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ID#:16809
Description:This 2014 image depicts Centers for Disease Control (CDC) laboratorian Alicia Shams, as she was showing viewers a Petri dish culture plate that demonstrated growth of Klebsiella pneumoniae on a growth medium of MacConkey agar. Using an inoculating loop held in her right hand, Ms. Shams was pointing out the bacterial colonies which grew atop the MacConkey medium contained in the Petri dish she held in her left hand.
Klebsiella is a type of Gram-negative bacteria that can cause different types of healthcare-associated infections, including pneumonia, bloodstream infections, wound or surgical site infections, and meningitis. Increasingly, Klebsiella bacteria have developed antimicrobial resistance, most recently to the class of antibiotics known as carbapenems. Klebsiella bacteria are normally found in the human intestines (where they do not cause disease). They are also found in human stool (feces). In healthcare settings, Klebsiella infections commonly occur among sick patients who are receiving treatment for other conditions. Patients whose care requires devices like ventilators (breathing machines) or intravenous (vein) catheters, and patients who are taking long courses of certain antibiotics are most at risk for Klebsiella infections. Healthy people usually do not get Klebsiella infections.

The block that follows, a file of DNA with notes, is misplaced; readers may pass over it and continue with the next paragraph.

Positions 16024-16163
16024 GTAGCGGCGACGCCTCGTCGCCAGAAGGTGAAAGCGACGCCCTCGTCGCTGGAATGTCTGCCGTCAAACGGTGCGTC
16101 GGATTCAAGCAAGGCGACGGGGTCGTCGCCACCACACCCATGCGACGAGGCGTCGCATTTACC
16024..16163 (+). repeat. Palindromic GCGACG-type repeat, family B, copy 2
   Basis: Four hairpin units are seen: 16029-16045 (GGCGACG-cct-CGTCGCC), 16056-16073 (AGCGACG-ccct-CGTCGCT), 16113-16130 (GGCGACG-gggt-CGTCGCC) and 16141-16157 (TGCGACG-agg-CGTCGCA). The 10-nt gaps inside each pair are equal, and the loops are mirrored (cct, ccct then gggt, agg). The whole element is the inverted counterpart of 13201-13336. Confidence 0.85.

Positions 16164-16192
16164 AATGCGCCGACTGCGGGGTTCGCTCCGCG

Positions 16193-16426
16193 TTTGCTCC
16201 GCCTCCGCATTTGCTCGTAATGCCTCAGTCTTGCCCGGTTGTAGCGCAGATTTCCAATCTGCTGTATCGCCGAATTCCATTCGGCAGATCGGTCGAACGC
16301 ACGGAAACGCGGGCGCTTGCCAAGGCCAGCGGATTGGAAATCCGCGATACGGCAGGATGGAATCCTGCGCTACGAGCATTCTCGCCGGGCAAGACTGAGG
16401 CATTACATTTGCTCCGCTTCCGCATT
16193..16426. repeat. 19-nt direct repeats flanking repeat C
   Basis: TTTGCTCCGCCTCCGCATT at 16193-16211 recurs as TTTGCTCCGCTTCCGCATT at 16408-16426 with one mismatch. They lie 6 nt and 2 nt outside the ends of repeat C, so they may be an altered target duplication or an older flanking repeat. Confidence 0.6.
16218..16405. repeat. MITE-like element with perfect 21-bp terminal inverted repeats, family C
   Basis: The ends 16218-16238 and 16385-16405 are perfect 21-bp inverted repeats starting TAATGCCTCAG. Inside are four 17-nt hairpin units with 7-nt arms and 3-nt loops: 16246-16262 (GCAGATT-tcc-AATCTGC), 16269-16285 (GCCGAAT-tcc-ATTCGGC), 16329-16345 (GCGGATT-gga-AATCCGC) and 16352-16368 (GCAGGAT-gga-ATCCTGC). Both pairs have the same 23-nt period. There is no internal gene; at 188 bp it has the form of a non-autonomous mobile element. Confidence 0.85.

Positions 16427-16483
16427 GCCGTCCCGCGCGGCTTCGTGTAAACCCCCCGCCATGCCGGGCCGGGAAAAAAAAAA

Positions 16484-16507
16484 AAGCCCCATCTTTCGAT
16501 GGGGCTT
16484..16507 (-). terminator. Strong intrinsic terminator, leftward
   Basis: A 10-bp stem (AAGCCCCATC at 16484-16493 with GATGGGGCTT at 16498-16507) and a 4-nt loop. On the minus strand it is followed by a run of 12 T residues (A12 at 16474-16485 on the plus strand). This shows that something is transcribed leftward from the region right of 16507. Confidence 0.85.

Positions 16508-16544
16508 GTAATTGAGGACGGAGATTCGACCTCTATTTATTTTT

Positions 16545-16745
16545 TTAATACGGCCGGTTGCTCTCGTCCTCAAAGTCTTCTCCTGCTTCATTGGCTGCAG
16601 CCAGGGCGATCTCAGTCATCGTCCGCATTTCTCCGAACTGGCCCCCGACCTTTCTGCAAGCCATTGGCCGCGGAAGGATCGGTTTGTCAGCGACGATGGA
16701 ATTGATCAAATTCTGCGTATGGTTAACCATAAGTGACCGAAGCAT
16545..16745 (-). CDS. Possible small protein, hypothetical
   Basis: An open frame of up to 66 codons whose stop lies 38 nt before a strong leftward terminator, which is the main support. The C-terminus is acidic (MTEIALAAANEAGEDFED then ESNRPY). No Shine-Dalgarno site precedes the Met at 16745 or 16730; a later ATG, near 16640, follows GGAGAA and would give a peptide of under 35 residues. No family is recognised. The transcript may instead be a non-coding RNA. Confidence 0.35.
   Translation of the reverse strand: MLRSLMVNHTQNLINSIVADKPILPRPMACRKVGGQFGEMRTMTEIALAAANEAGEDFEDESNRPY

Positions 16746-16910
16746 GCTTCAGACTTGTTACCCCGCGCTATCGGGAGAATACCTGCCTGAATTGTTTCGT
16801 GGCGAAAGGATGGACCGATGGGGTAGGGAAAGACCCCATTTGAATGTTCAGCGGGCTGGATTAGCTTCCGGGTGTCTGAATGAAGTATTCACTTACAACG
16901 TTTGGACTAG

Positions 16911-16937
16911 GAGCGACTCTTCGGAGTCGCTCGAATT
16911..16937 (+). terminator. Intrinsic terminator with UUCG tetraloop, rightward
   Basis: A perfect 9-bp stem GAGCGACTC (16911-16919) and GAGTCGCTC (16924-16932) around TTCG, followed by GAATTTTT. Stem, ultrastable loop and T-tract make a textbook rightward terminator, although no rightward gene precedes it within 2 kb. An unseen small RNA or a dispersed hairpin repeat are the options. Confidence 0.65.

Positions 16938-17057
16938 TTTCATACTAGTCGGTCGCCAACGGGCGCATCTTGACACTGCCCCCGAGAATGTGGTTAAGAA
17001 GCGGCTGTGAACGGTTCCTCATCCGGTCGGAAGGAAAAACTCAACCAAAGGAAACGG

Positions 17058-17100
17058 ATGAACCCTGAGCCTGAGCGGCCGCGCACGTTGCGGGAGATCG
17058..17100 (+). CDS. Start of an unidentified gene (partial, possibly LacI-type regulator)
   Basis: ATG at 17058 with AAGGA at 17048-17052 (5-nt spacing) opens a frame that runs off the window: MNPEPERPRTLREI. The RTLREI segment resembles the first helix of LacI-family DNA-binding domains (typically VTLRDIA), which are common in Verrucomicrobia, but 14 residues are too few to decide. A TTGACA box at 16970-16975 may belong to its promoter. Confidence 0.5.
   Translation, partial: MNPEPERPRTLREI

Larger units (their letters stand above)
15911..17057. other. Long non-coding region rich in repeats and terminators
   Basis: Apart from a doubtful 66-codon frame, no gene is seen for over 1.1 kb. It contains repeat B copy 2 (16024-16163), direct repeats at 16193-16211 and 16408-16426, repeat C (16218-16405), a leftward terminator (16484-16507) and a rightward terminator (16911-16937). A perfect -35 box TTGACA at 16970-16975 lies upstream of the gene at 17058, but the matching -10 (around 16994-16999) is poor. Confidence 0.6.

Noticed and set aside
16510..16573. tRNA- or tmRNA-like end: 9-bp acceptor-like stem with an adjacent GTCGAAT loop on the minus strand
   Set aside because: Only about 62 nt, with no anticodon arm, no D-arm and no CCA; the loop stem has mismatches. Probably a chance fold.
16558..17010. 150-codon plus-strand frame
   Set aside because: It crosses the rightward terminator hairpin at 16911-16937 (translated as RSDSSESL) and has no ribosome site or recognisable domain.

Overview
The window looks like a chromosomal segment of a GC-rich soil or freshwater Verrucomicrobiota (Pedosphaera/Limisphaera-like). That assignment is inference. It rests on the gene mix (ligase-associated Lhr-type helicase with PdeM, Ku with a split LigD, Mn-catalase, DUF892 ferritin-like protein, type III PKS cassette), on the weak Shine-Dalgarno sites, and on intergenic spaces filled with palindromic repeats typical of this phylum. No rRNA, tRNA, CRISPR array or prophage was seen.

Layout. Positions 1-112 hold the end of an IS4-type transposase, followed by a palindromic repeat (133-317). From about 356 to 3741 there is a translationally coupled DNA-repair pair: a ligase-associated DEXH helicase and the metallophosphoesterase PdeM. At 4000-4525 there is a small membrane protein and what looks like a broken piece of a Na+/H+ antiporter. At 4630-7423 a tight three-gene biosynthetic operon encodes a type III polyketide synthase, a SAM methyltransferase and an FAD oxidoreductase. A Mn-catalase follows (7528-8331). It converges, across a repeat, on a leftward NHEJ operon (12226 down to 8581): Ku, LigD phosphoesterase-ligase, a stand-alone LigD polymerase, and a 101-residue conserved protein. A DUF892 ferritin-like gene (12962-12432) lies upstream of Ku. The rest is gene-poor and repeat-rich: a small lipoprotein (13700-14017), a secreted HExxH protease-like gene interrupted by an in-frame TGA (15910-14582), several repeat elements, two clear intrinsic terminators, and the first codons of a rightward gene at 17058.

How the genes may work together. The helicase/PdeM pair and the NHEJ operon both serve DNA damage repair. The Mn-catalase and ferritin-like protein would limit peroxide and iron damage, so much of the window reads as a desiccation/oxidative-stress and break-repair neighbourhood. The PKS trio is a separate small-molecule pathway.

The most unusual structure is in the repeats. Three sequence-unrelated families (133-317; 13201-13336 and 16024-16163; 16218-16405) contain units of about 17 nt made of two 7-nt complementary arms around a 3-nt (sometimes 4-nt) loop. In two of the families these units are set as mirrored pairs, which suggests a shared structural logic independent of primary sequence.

High Resolution: Click here for hi-resolution image (33.44 MB)
Content Providers(s):CDC/ Melissa Dankel
Creation Date:2014
Photo Credit:James Gathany
Links:CDC - National Center for Emerging and Zoonotic Infectious Diseases (NCEZID); Division of Healthcare Quality Promotion (DHQP); Healthcare-associated Infections (HAIs): Klebsiella pneumoniae in Healthcare Settings
CDC – CDC News Room; Digital Press Kit: i>”Untreatable: Today’s Drug-Resistant Health Threats”
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Copyright Restrictions:None - This image is in the public domain and thus free of any copyright restrictions. As a matter of courtesy we request that the content provider be credited and notified in any public or private usage of this image.

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